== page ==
Venous thromboembolism after trauma: A never event?

Chad M. Thorson, Mark L. Ryan, Robert M. Van Haren, Emiliano Curia, Jose M. Barrera, Gerardo A. Guarch, Alexander M. Busko, Nicholas Namias, Alan S. Livingstone, Kenneth G. Proctor

Research output: Contribution to journalArticlepeer-review

50 Scopus citations


Objective: Rates of venous thromboembolism as high as 58% have been reported after trauma, but there is no widely accepted screening protocol. If Medicare adds venous thromboembolism to the list of "preventable complications," they will no longer reimburse for treatment, which could have devastating effects on many urban centers. We hypothesized that prescreening with a risk assessment profile followed by routine surveillance with venous duplex ultrasound that could identify asymptomatic venous thromboembolism in trauma patients. Design: Prospective, observational trial with waiver of consent. Setting: Level I trauma center intensive care unit. Patients: At admission, 534 patients were prescreened with a risk assessment profile. Interventions: Patients (n = 106) with risk assessment profile scores >10 were considered high risk and received routine screening venous duplex ultrasound within 24 hrs and weekly thereafter. RESULTS:: In prescreened high-risk patients, 20 asymptomatic deep vein thrombosis were detected with venous duplex ultrasound (19%). An additional ten venous thromboembolisms occurred, including six symptomatic deep vein thrombosis and four pulmonary emboli, resulting in an overall venous thromboembolism rate of 28%. The most common risk factors discriminating venous thromboembolism vs. no venous thromboembolism were femoral central venous catheter (23% vs. 8%), operative intervention >2 hrs (77% vs. 46%), complex lower extremity fracture (53% vs. 32%), and pelvic fracture (70% vs. 47%), respectively (all p < .05). Risk assessment profile scores were higher in patients with venous thromboembolism (19 ± 6 vs. 14 ± 4, p = .001). Risk assessment profile score (odds ratio 1.14) and the combination of pelvic fracture requiring operative intervention >2 hrs (odds ratio 5.75) were independent predictors for development of venous thromboembolism. The rates of venous thromboembolism for no chemical prophylaxis (33%), unfractionated heparin (29%), dalteparin (40%), or inferior vena cava filters (20%) were not statistically different (p = .764). Conclusions: Medicare's inclusion of venous thromboembolism after trauma as a "never event" should be questioned. In trauma patients, high-risk assessment profile score and pelvic fracture with prolonged operative intervention are independent predictors for venous thromboembolism development, despite thromboprophylaxis. Although routine venous duplex ultrasound screening may not be cost-effective for all trauma patients, prescreening using risk assessment profile yielded a cohort of patients with a high prevalence of venous thromboembolism. In such high-risk patients, routine venous duplex ultrasound and/or more aggressive prophylactic regimens may be beneficial.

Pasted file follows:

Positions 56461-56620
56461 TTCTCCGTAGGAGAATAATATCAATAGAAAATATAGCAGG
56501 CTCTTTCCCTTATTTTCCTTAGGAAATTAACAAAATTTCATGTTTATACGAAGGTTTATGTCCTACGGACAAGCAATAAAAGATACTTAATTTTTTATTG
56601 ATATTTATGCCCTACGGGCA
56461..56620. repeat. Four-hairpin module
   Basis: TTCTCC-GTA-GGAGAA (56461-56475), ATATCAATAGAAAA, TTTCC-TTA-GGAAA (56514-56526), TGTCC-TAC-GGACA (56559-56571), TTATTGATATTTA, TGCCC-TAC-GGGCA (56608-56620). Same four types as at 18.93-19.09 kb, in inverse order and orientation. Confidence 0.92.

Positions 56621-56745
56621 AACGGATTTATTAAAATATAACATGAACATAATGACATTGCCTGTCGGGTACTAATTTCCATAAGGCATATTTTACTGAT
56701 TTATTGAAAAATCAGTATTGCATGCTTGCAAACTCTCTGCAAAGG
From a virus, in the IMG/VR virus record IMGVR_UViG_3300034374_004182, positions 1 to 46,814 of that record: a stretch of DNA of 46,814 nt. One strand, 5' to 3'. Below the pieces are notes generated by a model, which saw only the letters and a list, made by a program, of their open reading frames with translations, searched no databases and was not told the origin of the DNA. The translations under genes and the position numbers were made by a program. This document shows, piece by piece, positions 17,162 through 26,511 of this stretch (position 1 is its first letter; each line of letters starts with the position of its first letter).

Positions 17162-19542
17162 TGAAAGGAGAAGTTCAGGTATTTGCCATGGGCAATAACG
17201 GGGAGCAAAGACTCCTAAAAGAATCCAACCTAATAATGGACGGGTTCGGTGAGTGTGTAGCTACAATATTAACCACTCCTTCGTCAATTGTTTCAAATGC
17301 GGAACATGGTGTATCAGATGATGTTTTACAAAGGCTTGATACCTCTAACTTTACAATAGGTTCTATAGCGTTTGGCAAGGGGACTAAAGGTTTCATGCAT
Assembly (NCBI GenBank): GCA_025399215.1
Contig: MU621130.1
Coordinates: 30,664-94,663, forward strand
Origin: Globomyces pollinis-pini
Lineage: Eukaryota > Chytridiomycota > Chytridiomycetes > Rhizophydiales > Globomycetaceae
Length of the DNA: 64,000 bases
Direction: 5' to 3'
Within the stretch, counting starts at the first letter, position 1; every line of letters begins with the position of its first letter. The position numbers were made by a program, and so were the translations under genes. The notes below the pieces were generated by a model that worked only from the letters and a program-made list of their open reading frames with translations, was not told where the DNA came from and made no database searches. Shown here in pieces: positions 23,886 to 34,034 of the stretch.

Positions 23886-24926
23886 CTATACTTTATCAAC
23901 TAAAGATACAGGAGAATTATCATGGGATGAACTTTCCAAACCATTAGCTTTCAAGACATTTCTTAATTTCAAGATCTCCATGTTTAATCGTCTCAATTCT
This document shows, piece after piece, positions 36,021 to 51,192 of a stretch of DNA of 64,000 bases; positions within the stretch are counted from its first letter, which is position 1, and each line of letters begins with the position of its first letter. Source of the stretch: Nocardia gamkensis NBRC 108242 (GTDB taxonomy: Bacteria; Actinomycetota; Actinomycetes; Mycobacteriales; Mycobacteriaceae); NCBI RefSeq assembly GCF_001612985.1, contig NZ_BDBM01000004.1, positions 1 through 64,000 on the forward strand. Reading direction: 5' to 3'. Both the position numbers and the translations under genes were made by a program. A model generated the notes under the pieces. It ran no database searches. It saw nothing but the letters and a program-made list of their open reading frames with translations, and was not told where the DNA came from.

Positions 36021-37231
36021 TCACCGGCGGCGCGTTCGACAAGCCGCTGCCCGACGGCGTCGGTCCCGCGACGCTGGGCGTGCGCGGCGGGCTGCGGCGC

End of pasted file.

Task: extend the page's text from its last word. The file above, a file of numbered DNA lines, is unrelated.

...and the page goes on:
Original languageEnglish (US)
Pages (from-to)2967-2973
Number of pages7
JournalCritical care medicine
Issue number11
StatePublished - Nov 1 2012
Externally publishedYes


  • risk assessment profile
  • thromboembolism
  • trauma
  • venous thrombosis

ASJC Scopus subject areas

  • Critical Care and Intensive Care Medicine


Dive into the research topics of 'Venous thromboembolism after trauma: A never event?'. Together they form a unique fingerprint.

Cite this